Brave New World
by Aldous Huxley
Brave New World Spirituality Quotes
How we cite our quotes: Citations follow this format: (Chapter.Part.Paragraph)
And sometimes, when he and the other children were tired with too much playing, one of the old men of the pueblo would talk to them, in those other words, of the great Transformer of the World, and of the long fight between Right Hand and Left Hand, between Wet and Dry; of Awonawilona, who made a great fog by thinking in the night, and then made the whole world out of the fog; of Earth Mother and Sky Father; of Ahaiyuta and Marsailema, the twins of War and Chance; of Jesus and Pookong; of Mary and Etsanatlehi, the woman who makes herself young again; of the Black Stone at Laguna and the Great Eagle and Our Lady of Acoma. Strange stories, all the more wonderful to him for being told in the other words and so not fully understood. Lying in bed, he would think of Heaven and London and Our Lady of Acoma and the rows and rows of babies in clean bottles and Jesus flying up and Linda flying up and the great Director of World Hatcheries and Awonawilona. (8.26)
This is an essential paragraph in Brave New World because it really lets us into John's psyche. In his mind, there are vague or nonexistent barriers between the stories Linda tells about the civilized world, Christian dogma, and the native religion of the Indians at Malpais.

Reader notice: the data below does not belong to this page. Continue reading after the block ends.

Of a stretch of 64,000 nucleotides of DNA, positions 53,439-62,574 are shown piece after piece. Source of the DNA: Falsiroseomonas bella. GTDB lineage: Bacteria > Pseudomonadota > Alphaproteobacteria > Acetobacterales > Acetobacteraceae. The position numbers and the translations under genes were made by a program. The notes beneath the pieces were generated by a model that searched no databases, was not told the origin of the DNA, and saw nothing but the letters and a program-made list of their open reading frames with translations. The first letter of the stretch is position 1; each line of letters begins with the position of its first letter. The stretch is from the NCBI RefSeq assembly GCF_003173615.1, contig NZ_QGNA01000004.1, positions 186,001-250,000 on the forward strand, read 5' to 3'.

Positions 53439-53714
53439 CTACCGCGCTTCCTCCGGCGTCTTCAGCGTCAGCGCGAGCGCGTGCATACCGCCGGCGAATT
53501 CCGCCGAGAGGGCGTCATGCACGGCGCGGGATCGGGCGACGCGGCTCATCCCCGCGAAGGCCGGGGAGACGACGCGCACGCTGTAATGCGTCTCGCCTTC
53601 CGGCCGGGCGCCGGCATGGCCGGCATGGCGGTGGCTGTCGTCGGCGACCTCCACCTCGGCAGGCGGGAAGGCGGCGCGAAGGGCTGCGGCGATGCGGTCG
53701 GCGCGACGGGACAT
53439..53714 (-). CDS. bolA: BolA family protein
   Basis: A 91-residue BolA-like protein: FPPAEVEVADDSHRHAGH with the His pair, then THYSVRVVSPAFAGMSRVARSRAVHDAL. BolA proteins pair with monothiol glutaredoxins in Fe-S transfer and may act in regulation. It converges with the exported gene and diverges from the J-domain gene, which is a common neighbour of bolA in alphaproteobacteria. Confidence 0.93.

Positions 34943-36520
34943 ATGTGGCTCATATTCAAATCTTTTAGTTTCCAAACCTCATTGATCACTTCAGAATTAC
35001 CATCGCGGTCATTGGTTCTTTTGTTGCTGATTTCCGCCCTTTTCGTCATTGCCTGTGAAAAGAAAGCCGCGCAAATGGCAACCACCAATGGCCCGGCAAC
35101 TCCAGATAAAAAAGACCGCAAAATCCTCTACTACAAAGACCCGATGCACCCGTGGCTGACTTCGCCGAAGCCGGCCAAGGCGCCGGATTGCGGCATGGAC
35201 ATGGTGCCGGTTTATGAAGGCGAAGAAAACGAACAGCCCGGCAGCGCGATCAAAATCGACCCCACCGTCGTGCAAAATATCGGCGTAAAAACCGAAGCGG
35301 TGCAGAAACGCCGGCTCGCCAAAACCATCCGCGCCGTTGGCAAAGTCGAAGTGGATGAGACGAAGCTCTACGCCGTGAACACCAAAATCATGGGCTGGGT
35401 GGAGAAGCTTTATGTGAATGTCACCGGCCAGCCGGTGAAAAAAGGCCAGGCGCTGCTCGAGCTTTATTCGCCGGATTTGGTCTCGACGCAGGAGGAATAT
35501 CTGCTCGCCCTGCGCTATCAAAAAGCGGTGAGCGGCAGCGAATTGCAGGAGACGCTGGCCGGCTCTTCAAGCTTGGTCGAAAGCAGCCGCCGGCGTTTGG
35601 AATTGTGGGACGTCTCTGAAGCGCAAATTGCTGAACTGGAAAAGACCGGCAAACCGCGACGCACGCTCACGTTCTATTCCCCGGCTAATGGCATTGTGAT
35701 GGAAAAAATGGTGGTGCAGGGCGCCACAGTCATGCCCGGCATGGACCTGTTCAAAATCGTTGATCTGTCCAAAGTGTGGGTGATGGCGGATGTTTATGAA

He opened the book at random.
Nay, but to live
In the rank sweat of an enseamed bed,
Stew'd in corruption, honeying and making love
Over the nasty sty…
The strange words rolled through his mind; rumbled, like talking thunder; like the drums at the summer dances, if the drums could have spoken; like the men singing the Corn Song, beautiful, beautiful, so that you cried; like old Mitsima saying magic over his feathers and his carved sticks and his bits of bone and stone—kiathla tsilu silokwe silokwe silokwe. Kiai silu silu, tsithl—but better than Mitsima's magic, because it meant more, because it talked to him, talked wonderfully and only half-understandably, a terrible beautiful magic, about Linda; about Linda lying there snoring, with the empty cup on the floor beside the bed; about Linda and Popé, Linda and Popé. (8.40)
And now we add Shakespeare into that mix—nothing like a little bit of impassioned fiction to complicate reality further.
"Once," he went on, "I did something that none of the others did: I stood against a rock in the middle of the day, in summer, with my arms out, like Jesus on the Cross."
"What on earth for?"
"I wanted to know what it was like being crucified. Hanging there in the sun…"
"Why? Well…" He hesitated. "Because I felt I ought to. If Jesus could stand it." (8.69-73)
Much of John's self-inflicted suffering is the product of his spiritual upbringing.